James Webb is currently having issues with its MIRI instrument. The problem is caused by increased friction in one of MIRI’s mechanisms when operating in the Medium-Resolution Spectroscopy (MRS) mode. The observatory is otherwise in good condition, but the team has decided to stop MRS observations until they find a solution.
The Mid-Infrared Instrument (MIRI)
onboard JWST is one of the most important instruments. It enables the telescope to see in the 5 to 27 micrometer wavelength range. There are four modes on the instrument: imaging, medium-resolution spectroscopy, low-resolution spectroscopy, and coronagraphy.
On August 24, while preparing for observations using MIRI’s medium-resolution spectroscopy mode (MRS), the team discovered a grating wheel problem. Its purpose is to distinguish between short, medium, and long wavelengths. Its function is to select between short, medium, and long wavelengths. The telescope detected increased friction in the mechanism during the setup process leading to scientific observation, which caused the problem.
Here’s an inside view of the MIRI instrument in spectroscopy mode:
Following preliminary health checks, an anomaly review board was formed on September 6 to determine the best course of action. As a result, JWST has paused MRS observations using MIRI until an adequate solution is found. MIRI’s three remaining modes are still operational. Other instruments are unaffected as well.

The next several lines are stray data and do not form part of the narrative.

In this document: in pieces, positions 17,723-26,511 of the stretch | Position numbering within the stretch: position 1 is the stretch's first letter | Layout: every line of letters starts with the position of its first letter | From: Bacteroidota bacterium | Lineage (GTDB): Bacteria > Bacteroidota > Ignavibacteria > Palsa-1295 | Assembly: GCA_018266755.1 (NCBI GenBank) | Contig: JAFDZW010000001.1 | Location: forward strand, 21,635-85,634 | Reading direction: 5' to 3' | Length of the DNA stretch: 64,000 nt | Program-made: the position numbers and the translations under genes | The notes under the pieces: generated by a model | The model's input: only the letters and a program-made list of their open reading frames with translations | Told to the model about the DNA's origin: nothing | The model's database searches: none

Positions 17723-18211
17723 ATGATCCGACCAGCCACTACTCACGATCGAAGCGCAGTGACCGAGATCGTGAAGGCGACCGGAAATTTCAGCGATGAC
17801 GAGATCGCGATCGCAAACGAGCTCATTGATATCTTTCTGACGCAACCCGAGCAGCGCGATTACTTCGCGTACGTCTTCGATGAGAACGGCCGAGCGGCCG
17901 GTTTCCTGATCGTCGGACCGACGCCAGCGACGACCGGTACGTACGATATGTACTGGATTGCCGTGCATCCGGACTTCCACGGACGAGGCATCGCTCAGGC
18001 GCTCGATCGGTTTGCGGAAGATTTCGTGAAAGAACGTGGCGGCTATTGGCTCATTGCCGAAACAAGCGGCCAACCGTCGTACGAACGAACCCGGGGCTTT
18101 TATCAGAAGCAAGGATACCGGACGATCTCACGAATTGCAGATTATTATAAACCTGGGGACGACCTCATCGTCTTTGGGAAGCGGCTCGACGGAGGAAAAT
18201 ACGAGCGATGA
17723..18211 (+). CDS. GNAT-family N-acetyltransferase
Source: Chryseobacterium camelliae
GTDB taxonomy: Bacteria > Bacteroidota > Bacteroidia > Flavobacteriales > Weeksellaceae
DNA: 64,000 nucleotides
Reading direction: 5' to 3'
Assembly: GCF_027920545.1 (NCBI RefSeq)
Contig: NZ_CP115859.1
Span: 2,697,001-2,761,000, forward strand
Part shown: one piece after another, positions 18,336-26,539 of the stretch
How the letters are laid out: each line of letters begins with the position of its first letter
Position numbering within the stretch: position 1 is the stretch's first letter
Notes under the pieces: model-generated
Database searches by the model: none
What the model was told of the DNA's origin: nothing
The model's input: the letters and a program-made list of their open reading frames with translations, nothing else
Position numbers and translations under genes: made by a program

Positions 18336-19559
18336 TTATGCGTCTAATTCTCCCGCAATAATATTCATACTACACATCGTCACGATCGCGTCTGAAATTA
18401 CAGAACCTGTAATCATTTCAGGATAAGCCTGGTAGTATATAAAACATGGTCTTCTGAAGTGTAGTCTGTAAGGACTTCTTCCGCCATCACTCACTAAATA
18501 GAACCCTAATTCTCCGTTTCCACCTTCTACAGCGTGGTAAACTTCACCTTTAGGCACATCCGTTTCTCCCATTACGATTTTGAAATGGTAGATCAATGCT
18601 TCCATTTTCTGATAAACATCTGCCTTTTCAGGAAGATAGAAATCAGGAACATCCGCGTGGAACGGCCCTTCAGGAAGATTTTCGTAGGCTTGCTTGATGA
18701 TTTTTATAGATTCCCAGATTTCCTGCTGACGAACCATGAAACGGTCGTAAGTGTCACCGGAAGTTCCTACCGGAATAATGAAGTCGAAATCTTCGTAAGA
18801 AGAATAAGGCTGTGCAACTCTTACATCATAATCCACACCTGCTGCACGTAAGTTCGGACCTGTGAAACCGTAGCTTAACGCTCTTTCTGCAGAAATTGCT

Prior Issues with James Webb
It is not the first time James Webb has encountered problems since its launch in December 2021. A larger-than-expected micrometeoroid previously struck one of JWST’s mirror segments. The team detected enough damage, but the quality of observations continues to exceed original expectations.
Despite the current issues, we should still expect new images. So the recent discoveries of the Tarantula and Orion Nebulae will not be the last. For the time being, the observatory can use a variety of other modes. Furthermore, there are many things that James Webb has observed but has not yet made public. Like the images taken by the TRAPPIST-1 system during its first month of scientific operation.
Hopefully, the team will be able to solve the current problem and get the telescope back up and running.